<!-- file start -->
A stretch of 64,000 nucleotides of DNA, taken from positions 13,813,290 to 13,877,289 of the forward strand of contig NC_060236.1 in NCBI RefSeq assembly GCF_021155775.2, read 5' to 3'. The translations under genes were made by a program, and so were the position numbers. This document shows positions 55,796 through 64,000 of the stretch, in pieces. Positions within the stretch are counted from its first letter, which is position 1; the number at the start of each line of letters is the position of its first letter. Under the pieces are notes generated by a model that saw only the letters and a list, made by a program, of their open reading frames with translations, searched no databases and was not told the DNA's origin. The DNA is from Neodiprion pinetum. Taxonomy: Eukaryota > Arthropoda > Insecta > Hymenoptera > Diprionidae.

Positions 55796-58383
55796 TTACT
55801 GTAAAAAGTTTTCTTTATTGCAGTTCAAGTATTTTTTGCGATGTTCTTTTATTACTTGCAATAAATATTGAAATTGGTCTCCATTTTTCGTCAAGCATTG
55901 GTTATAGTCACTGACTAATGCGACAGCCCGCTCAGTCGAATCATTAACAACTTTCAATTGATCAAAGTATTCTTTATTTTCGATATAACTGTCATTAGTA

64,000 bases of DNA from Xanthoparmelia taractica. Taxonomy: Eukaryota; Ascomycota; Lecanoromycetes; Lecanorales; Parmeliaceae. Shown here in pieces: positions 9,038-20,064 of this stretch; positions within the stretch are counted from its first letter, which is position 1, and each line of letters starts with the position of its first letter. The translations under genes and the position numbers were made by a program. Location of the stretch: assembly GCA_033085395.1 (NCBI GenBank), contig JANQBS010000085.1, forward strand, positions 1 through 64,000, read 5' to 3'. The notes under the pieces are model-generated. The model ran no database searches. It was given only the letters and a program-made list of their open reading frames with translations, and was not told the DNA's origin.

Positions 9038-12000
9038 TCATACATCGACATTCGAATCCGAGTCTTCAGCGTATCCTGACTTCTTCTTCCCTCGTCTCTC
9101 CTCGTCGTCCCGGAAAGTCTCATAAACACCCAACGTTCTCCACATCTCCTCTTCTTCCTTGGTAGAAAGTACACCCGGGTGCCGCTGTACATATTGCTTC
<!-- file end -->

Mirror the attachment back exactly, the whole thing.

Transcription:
A stretch of 64,000 nucleotides of DNA, taken from positions 13,813,290 to 13,877,289 of the forward strand of contig NC_060236.1 in NCBI RefSeq assembly GCF_021155775.2, read 5' to 3'. The translations under genes were made by a program, and so were the position numbers. This document shows positions 55,796 through 64,000 of the stretch, in pieces. Positions within the stretch are counted from its first letter, which is position 1; the number at the start of each line of letters is the position of its first letter. Under the pieces are notes generated by a model that saw only the letters and a list, made by a program, of their open reading frames with translations, searched no databases and was not told the DNA's origin. The DNA is from Neodiprion pinetum. Taxonomy: Eukaryota > Arthropoda > Insecta > Hymenoptera > Diprionidae.

Positions 55796-58383
55796 TTACT
55801 GTAAAAAGTTTTCTTTATTGCAGTTCAAGTATTTTTTGCGATGTTCTTTTATTACTTGCAATAAATATTGAAATTGGTCTCCATTTTTCGTCAAGCATTG
55901 GTTATAGTCACTGACTAATGCGACAGCCCGCTCAGTCGAATCATTAACAACTTTCAATTGATCAAAGTATTCTTTATTTTCGATATAACTGTCATTAGTA

64,000 bases of DNA from Xanthoparmelia taractica. Taxonomy: Eukaryota; Ascomycota; Lecanoromycetes; Lecanorales; Parmeliaceae. Shown here in pieces: positions 9,038-20,064 of this stretch; positions within the stretch are counted from its first letter, which is position 1, and each line of letters starts with the position of its first letter. The translations under genes and the position numbers were made by a program. Location of the stretch: assembly GCA_033085395.1 (NCBI GenBank), contig JANQBS010000085.1, forward strand, positions 1 through 64,000, read 5' to 3'. The notes under the pieces are model-generated. The model ran no database searches. It was given only the letters and a program-made list of their open reading frames with translations, and was not told the DNA's origin.

Positions 9038-12000
9038 TCATACATCGACATTCGAATCCGAGTCTTCAGCGTATCCTGACTTCTTCTTCCCTCGTCTCTC
9101 CTCGTCGTCCCGGAAAGTCTCATAAACACCCAACGTTCTCCACATCTCCTCTTCTTCCTTGGTAGAAAGTACACCCGGGTGCCGCTGTACATATTGCTTC